Monies was in the BOK Center last Saturday to cover Trump’s rally and said he wore a mask and practiced social distancing. He was never close to the president.

  • Speaker Nancy Pelosi accused President Trump of being “cowardly” for not wearing a mask amid the ongoing coronavirus pandemic, and said she would support a policy to make wearing the face coverings mandatory in public. 

“I totally agree with Joe Biden. As long as we’re faced with this crisis, masks should be mandatory,” Pelosi said Friday on NPR’s “All Things Considered.

  • Arizona Attorney General Mark Brnovich (R) on Friday sent cease and desist letters to Glendale-based Clean Air EXP and Phoenix-based Dream City Church, the megachurch  where President Trump held a campaign rally earlier this week, demanding that they stop claiming that Clean Air EXP’s air filtration systems can purify air of 99 percent of the virus that causes COVID-19.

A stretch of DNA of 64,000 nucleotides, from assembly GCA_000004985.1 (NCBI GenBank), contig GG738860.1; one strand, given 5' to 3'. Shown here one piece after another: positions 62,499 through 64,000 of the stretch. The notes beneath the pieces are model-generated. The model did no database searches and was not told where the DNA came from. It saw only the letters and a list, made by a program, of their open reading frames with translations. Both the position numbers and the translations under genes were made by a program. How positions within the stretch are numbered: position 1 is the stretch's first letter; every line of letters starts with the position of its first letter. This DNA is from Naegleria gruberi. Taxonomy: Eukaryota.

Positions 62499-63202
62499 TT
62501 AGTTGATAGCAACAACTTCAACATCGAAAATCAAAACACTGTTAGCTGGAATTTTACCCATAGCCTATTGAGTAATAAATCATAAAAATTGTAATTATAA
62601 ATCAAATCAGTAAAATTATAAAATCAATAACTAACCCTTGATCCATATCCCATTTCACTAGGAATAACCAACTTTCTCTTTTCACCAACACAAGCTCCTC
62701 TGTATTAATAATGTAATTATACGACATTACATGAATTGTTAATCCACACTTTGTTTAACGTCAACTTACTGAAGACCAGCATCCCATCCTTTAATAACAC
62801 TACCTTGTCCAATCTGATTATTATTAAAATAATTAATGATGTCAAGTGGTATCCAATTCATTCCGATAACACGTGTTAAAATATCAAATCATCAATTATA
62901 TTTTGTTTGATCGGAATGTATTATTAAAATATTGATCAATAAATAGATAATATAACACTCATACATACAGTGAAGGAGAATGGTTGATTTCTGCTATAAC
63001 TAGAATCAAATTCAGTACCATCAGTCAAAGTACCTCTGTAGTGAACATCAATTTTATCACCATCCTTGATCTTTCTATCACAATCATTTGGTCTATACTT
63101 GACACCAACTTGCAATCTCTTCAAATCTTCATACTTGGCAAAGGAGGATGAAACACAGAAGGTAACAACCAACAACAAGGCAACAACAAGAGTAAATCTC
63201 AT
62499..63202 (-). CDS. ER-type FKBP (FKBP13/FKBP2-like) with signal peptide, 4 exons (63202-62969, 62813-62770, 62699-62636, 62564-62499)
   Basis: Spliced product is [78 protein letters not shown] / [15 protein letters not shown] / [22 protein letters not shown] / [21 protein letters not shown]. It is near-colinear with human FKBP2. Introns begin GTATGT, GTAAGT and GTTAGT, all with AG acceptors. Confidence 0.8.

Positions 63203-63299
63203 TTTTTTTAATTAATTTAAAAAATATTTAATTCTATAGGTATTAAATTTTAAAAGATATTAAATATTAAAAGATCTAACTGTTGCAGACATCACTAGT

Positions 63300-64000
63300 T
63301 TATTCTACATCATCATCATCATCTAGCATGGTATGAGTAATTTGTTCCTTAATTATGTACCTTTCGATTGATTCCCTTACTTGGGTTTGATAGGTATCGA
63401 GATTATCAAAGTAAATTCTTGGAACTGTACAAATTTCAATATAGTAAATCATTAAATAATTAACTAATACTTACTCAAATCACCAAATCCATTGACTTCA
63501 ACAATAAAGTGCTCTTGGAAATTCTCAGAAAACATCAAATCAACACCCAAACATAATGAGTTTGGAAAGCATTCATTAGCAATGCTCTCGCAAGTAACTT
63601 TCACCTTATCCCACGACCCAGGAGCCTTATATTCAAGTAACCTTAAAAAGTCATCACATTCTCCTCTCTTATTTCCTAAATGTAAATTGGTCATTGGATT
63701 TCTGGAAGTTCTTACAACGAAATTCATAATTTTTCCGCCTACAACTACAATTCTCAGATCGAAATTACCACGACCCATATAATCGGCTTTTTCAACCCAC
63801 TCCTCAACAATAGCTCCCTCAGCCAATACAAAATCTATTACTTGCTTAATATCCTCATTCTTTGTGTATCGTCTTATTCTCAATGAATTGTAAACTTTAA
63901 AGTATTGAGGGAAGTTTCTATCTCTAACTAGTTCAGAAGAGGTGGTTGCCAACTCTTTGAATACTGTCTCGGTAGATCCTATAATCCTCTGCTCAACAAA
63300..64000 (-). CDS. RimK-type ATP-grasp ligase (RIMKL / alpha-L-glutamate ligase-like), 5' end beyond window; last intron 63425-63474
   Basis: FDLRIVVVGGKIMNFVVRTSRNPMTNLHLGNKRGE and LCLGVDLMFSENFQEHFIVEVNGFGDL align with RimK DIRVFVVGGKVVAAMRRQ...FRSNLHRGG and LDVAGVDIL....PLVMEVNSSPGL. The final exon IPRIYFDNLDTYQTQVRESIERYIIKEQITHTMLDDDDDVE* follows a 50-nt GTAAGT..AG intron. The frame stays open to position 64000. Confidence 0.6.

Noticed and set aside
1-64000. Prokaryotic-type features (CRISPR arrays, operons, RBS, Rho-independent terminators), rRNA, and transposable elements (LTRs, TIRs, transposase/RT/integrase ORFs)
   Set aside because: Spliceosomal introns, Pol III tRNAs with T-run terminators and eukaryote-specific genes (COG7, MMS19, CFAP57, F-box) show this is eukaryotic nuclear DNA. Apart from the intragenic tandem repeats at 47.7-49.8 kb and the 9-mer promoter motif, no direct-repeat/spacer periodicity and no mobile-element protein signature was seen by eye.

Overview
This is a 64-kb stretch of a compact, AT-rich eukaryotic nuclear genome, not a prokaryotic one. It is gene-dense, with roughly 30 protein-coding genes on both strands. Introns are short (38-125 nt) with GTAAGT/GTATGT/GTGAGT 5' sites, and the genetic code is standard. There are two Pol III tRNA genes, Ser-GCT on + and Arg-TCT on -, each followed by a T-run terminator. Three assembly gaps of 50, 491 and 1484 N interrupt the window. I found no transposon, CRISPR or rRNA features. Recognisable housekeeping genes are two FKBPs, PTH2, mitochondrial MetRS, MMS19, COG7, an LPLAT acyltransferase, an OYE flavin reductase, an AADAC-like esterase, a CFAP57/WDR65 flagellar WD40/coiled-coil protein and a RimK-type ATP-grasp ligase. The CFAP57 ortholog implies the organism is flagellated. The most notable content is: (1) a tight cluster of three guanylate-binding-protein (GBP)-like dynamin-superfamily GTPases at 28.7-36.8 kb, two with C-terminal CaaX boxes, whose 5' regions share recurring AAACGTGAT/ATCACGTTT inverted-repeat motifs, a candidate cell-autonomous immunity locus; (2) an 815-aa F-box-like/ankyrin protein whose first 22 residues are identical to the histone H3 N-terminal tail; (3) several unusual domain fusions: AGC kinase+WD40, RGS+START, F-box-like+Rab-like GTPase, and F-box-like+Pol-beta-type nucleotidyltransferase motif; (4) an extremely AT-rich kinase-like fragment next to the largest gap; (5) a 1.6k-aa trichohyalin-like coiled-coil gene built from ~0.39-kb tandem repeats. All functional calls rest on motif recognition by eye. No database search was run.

• An uptick in in-restaurant spending can predict an increase in COVID-19 cases over three weeks, according to a research note from J.P. Morgan.

“Looking across categories of card spending, we find that the level of spending in restaurants three weeks ago was the strongest predictor of the rise in new virus cases over the subsequent three weeks,” wrote Jesse Edgerton, of the bank’s economic and research department.

Restaurant purchases with cards presented in person, rather than online, were particularly predictive.

The opposite was true for supermarket spending, where an increase in credit card purchases was associated with a decline of the virus.

Sources:  ABC News, Axios, Bloomberg, CBS News, CNN, Financial Times, Fox News,The Hill, NBC News, NPR, NY Times, Politico, Reuters, Salon, Slate, Vanity Fair, Wall Street Journal, Washington Post

The Past 24 Hours or So – Coronavirus/COVID-19 News

Read Time: 5 Minutes

Coronavirus/COVID-19

  • Prime Minister Boris Johnson said on Tuesday pubs, restaurants and hotels could reopen in England early next month, easing the coronavirus lockdown that has all but shut the economy.
  • A Brazilian federal judge ordered President Jair Bolsonaro to comply with local rules to wear a face mask whenever he is outdoors in the capital of Brasilia.